What is run-off cover?
While many of your insurance policies will no longer be required after you’ve closed, sold or handed down your business, professional indemnity will remain very relevant – and there’s one particular type of policy you’ll need to consider.
When retirement age arrives, or it’s time to move on to pastures new, you’ll no doubt be glad to escape the burden of responsibility that came with business ownership. But, unfortunately, some of that burden isn’t going to be as easy to shake off as you might think. Despite the fact you’re no longer in business, it’s still possible that legal action could be brought against you for professional advice given to clients in the past, while you were trading.
Take into account the ‘claims-made’ nature of professional indemnity (PI) insurance (i.e. that it only provides protection if your policy is active both at the time the work in question was carried out and the time the claim is made) and the importance of post-trading cover becomes all too clear. Ultimately, if you cancel your PI cover when your business closes, no subsequent claims relating back to that policy period will be covered.
Run-off to the rescue
The specific type of PI policy you’ll need in order to counter this risk is ‘run-off cover’. It’s designed to offer protection against any claims that arise against you after your business has ceased trading or the reins have been handed over to a new owner. After all, problems with professional advice given or services rendered won’t always come to light immediately – they may only become apparent to the client months or years down the line.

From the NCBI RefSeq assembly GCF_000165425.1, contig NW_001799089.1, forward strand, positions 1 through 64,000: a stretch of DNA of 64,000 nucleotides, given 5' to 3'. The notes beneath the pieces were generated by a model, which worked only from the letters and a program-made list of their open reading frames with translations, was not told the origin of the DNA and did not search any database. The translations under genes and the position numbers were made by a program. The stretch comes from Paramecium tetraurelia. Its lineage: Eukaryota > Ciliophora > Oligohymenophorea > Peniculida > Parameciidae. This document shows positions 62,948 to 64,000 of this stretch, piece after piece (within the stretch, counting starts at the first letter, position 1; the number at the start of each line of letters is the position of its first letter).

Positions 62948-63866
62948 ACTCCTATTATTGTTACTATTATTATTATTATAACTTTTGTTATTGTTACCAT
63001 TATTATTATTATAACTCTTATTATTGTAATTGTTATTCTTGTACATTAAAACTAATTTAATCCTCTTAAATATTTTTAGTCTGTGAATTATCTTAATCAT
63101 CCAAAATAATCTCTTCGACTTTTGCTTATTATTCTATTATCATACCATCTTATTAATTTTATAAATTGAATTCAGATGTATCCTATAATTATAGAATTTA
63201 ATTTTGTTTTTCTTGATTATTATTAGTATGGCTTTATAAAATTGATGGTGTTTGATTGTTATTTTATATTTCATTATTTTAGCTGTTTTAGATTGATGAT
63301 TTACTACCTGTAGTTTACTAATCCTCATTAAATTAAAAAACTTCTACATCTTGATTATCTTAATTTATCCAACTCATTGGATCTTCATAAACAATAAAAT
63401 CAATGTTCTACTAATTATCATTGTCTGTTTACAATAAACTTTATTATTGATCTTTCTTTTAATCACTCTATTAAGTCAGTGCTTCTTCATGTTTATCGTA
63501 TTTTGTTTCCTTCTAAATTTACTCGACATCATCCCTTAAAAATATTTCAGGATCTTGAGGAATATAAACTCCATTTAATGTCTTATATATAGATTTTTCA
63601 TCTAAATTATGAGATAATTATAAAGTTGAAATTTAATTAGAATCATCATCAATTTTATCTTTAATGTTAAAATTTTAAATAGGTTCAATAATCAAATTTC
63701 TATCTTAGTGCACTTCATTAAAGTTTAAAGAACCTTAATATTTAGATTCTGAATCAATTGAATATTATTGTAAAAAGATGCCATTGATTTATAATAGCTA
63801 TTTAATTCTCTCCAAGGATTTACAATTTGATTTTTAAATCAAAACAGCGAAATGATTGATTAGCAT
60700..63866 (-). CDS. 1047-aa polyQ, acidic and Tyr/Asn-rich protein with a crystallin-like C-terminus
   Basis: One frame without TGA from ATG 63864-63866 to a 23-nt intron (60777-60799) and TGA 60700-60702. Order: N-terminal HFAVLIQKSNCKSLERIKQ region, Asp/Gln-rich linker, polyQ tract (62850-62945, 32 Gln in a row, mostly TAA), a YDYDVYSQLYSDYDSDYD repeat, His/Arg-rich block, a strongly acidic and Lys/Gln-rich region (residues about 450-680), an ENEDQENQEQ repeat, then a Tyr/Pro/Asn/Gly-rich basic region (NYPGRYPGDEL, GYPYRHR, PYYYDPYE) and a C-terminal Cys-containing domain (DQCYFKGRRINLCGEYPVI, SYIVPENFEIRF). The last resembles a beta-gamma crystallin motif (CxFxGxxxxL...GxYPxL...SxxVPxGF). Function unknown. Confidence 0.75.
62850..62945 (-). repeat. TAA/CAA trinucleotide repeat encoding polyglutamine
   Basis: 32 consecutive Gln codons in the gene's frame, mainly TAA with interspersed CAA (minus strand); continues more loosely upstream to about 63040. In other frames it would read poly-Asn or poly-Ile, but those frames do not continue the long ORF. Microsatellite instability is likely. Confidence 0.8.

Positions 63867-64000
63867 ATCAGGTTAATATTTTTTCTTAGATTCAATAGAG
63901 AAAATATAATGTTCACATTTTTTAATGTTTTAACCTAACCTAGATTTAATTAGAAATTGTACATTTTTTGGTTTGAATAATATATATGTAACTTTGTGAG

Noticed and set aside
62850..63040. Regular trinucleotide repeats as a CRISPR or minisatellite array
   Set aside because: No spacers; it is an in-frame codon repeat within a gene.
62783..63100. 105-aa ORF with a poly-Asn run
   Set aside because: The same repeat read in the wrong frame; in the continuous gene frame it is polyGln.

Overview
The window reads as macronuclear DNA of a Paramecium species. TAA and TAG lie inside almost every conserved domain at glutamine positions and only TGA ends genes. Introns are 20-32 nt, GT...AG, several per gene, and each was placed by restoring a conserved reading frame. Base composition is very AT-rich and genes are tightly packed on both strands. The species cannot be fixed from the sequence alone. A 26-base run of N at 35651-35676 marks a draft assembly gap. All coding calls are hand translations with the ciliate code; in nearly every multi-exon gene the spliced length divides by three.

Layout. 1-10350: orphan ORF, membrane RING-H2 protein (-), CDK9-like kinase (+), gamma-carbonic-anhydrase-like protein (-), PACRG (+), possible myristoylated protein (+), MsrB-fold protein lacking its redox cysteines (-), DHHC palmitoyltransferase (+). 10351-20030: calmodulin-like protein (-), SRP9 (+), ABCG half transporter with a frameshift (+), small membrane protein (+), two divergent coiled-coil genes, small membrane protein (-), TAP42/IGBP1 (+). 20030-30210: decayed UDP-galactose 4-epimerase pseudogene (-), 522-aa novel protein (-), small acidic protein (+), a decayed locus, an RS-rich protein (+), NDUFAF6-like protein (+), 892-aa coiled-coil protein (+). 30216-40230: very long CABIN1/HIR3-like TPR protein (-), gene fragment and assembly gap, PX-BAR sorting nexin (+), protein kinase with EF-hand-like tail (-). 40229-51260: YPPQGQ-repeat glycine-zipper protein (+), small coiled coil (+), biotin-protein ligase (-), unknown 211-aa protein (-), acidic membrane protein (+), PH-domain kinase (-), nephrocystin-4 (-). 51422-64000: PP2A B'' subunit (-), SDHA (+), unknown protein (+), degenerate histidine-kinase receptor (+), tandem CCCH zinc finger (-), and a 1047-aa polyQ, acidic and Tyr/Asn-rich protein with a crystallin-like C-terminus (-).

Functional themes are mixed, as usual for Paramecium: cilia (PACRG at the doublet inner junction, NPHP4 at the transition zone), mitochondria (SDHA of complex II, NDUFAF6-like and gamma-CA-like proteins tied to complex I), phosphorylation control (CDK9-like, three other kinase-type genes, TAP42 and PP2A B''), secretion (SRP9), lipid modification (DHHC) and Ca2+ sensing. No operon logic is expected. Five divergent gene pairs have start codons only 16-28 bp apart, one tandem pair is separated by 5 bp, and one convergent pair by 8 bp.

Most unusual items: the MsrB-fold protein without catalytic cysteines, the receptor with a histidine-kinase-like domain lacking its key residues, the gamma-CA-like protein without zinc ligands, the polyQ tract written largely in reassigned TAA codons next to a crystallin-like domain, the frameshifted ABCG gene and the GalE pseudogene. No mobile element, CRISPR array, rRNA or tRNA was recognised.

Providing indemnity to cover the cost of defending a claim and reimbursing any losses if the claim is upheld, run-off cover is available to limited companies and partnerships, including LLPs or sole traders. It covers the former business owner or partners as well as directors and staff insured under the policy.
If you’ve sold or handed down your business, the new owner will be tasked with maintaining its PI cover. You may find that he or she is willing to take on the responsibility for past business liabilities too, in which case there’s no need for you to arrange your own cover. This can often be the case with limited companies, which may automatically assume the liability. In all cases, it is important to check that this condition is clearly stated in your sale agreement!
However, if the new owner is not prepared to do this, if you would prefer to manage your own liabilities, or if you’re closing down the business completely, then you’ll need to discuss run-off cover with your insurer – or with an independent insurance adviser, who’ll be able to discuss your needs in detail and identify the right policy for you, at the best price.
How long you’ll need this cover for is open to debate, and depends somewhat on your individual circumstances and risk profile. However, the good news is that you should see your premiums decrease over time as the likelihood of legal action diminishes.
A weight off your shoulders
If you’re a member of a professional association (RICS for surveyors and ACCA for accountants, for instance), you may find that run-off cover is in fact a regulatory requirement. But regardless of whether it’s mandatory or optional for your business, continuing your PI cover with a run-off policy can offer invaluable protection against the potentially crippling effects of any future claims that may arise.
After all, who wants to spend their next role or long-awaited retirement worrying about skeletons unexpectedly bursting out of the closet?